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The height correction factor, applied to portions of the crane that are more than
30 feet above the ground, is determined using the following formula:
Ch = (h/30)2/7
h = height above the ground in feet
For portions of the crane that are 30 feet or less above the ground, Ch is equal
to one.  Other acceptable procedures are those of FEM, Rules for the Design of
Hoisting Appliances; and ANSI/ASCE 7-95, Minimum Design Loads for Buildings and
Other Structures.  The maximum wind gust velocity for a particular geographic
location is obtained from the data in MIL-HDBK-1002/2 or ANSI/ASCE 7-95.  When the
wind area of the rated hook load is specified, it must be included in the
determination of the loads due to the operating wind case.  The wind load
direction is selected to produce the maximum stress for the applicable load
The older portal cranes have been designed (for both strength and
stability) to withstand a non-operating (uniform) wind pressure of 20 psf, with
the boom at minimum radius and the upperworks rotated to the least stable
position.  The newer cranes are designed for maximum wind gust velocity at the
geographic location; however, the configuration of the crane varies as follows:
The crane must meet stability requirements for a non-operating wind
velocity of 80 mph, with the boom at minimum radius and the upperworks rotated to
the least stable position.  If the maximum wind gust velocity at the crane's
location is 80 mph or less, the crane structure must be designed for an 80 mph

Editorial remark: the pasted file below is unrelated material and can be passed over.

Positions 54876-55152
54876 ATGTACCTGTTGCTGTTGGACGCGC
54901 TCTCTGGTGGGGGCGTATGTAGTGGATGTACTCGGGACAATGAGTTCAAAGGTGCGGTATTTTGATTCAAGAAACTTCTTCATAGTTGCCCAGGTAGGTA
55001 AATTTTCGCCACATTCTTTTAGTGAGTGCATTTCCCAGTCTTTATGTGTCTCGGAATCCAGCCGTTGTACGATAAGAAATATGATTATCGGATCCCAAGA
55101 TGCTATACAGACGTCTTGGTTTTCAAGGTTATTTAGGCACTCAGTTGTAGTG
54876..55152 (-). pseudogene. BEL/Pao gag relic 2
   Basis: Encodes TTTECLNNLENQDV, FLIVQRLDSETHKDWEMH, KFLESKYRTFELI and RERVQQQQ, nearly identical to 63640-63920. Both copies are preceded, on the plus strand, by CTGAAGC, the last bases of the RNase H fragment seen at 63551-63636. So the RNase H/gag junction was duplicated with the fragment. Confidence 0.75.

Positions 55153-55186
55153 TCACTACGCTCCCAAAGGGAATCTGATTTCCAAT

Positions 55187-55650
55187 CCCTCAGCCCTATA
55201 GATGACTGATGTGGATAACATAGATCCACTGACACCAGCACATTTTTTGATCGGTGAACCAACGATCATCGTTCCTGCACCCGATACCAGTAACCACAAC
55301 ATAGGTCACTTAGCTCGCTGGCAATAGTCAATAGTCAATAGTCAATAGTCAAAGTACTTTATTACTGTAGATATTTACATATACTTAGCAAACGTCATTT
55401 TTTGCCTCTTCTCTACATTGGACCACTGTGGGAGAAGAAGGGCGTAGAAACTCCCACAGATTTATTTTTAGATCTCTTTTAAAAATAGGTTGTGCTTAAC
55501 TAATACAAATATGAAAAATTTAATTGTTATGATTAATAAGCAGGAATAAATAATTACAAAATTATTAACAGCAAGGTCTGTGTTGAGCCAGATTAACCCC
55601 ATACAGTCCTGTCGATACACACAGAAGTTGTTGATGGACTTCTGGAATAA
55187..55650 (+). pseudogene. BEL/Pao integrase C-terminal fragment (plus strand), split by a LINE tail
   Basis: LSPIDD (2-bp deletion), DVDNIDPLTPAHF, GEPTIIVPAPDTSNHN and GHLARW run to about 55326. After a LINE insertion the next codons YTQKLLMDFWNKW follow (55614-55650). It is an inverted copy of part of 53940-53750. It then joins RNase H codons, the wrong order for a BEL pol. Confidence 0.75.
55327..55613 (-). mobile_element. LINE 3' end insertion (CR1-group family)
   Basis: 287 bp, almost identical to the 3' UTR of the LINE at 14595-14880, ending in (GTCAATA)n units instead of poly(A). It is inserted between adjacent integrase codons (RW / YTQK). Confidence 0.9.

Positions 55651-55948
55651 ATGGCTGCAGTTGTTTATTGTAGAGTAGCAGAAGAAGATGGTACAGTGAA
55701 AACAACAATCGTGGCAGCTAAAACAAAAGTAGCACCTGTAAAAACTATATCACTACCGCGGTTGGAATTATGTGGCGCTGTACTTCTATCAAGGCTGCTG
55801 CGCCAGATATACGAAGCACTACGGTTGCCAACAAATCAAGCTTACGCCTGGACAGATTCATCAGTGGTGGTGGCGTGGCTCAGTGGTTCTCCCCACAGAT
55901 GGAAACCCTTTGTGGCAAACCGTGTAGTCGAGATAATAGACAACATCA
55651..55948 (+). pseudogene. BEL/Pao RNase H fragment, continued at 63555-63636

non-operating wind velocity in this configuration.
If the maximum wind gust velocity at the crane's location is greater
than 80 miles per hour, provision shall be made for putting the crane into a more
stable stowed configuration for maximum wind gust conditions.  This may include
setting the boom at a greater radius, using a more stable rotate position, and
providing slide protection or tie-downs, if required.  In its stowed
configuration, the crane must meet the strength and stability requirements for its
maximum non-operating wind velocity.
Acceleration and Deceleration Forces.  The acceleration and deceleration
of the travel drives and rotate drives (if applicable) produce horizontal loads
that must be considered in design.  For portal cranes, floating cranes, and
cantilever cranes, the rate of acceleration is based on accelerating from a
standstill to the rated speed of the drive in 8 seconds.  The rate of
deceleration, caused by loss of power or "panic stopping", is based on the ratings
of the brakes and is considered an emergency condition.  Rates of acceleration for
OET cranes and underrunning cranes are given in the applicable industry standards
(CMAA #70, CMAA #74, and MH27.1).
Spreading and Squeezing Forces.  The portal base of a portal crane is
subjected to spreading and squeezing forces.  When a portal crane travels into a
curve, the effective gauge of the rail changes, and the travel trucks slide on


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